But speculations revolve around paranoia and aggression induced by his heavy amphetamine use. Murdoch is a self confessed drifter, drug runner, and regularly transported large amounts of cannabis between Alice Springs and Broome in Western Australia. His lawyers couldn't explain how his DNA had ended up on the makeshift handcuffs that Joanne was tied up with, if he'd been nowhere near her. After a two month trial he was found guilty in December The verdict by the jury was unanimous.
Murdoch will serve at least 28 years of a life sentence, unless his appeal due for hearing in December is successful. Update: Murdoch's how to cut chicken wings was rejected in January I followed the reports of the trial and admired Joanne Lees' stoicism. I believe it helped her to make an escape, but it often didn't help her before and during the trial.
She has remained silent, withdrawn, not revealing her emotions which are nobody's business in my opinion. No big magazine spreads and TV shows, just four days of testimony during the trial.
Unusual in our age of media hype and rampant disclosure And now, for the first time, she is talking to the media. I found this terrific interview unfortunately the five page interview is no longer onlinewhich confirms every impression I had of her. I'm so impressed with this woman Joanne Lees is an exceptionally strong person who deserves our compassion and our admiration. I recommend the interview, and if you want the true "true story", read the book.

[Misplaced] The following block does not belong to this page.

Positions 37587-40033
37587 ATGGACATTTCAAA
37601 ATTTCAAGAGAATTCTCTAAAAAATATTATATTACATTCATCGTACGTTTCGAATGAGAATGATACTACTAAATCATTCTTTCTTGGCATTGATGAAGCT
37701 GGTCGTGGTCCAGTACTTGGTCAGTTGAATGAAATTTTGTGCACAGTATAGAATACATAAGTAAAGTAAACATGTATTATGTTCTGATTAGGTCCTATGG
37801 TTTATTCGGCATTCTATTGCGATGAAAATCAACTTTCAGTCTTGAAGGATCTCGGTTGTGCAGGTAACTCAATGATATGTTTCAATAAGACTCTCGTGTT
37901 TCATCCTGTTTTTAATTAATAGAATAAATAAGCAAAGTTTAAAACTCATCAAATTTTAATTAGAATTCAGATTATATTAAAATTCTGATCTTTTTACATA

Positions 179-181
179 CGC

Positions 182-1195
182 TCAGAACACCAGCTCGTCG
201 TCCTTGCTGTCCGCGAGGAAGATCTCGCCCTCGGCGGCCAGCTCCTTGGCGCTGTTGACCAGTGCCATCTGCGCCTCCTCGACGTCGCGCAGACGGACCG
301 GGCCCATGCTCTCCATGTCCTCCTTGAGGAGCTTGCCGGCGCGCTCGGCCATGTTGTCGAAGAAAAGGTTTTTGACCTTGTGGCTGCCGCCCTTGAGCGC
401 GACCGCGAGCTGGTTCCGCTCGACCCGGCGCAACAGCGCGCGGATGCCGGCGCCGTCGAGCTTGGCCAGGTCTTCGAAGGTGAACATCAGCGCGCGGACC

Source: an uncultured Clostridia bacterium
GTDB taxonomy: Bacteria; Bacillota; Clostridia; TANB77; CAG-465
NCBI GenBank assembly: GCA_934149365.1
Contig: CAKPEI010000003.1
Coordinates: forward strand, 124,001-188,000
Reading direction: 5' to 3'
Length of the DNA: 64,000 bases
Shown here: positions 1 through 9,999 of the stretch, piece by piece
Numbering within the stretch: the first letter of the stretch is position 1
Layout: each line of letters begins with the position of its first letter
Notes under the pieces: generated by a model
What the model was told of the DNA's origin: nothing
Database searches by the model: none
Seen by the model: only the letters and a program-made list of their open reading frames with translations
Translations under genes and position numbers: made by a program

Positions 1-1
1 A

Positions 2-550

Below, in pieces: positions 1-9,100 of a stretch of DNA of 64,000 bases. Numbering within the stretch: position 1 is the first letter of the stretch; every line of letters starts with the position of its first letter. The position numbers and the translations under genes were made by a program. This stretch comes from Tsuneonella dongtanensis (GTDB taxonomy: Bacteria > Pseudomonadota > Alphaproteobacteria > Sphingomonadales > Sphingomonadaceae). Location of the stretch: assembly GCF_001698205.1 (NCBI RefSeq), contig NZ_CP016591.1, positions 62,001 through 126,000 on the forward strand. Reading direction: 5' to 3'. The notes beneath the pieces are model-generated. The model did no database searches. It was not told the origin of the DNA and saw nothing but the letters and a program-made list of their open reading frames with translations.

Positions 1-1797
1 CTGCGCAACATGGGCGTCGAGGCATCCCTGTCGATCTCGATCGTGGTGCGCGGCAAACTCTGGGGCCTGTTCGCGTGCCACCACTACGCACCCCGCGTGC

Well, not quite. There sure are many parallels, enough for Murdoch's lawyers to prevent the movie from being released in the Northern Territory during the trial. But the true story above is not the only one that influenced the Wolf Creek movie. The character of Mick Taylorthe seemingly friendly and helpful bush bloke, is modelled on Ivan Milat. Milat was a serial killer who picked up hitchhikers and took them into the woods where he tortured and killed them.
These murders took place in the s in New South Wales, not in the Outback and have taken place in other form at other times in other parts of the world as well Milat, too, was caught and sentenced to life in prison. He only became aware of the true cases afterwards, and took ideas and cues from them and blended them into his story.
The line " based what does coronary care unit mean true events" surely helps marketing the film, but it is misleading Read about Wolfe Creek National Park. Find out more. What's New? Email Name Then Find out more. This site uses Australian English, because that's what Australians use. Words like for example "travelling" or "colour" might look unfamiliar to you.
They are nevertheless correct! Powered by Site Build It!
"Wolf Creek is not directly based on a true story, although a title at the start says, 'based on actual events'. It was suggested partly by the gruesome details of the backpacker murders committed by Ivan Milat in the s, but these murders were committed in a state forest near Sydney. Wolf Creek relocated its killing spree to a much more foreboding and lonely landscape in the Australian desert, partly . Sep 16, · Although the advertising for the film claims it was based on true events, this is not entirely accurate. The film was influenced by the Ivan Milat and Bradley John Murdoch cases, but it was not based specifically on any one event, and the four principal characters are all entirely fictitious/10(K). Aug 19, · Almost all had deep cuts to the back, which would have paralyzed them — yes, McLean’s gruesome touch in Wolf Creek was based on Milat’s actual MO. Police suspected the serial killer had spent considerable time with the backpackers, given the campsites that were found near the bodies. The One Who Got AwayEstimated Reading Time: 5 mins.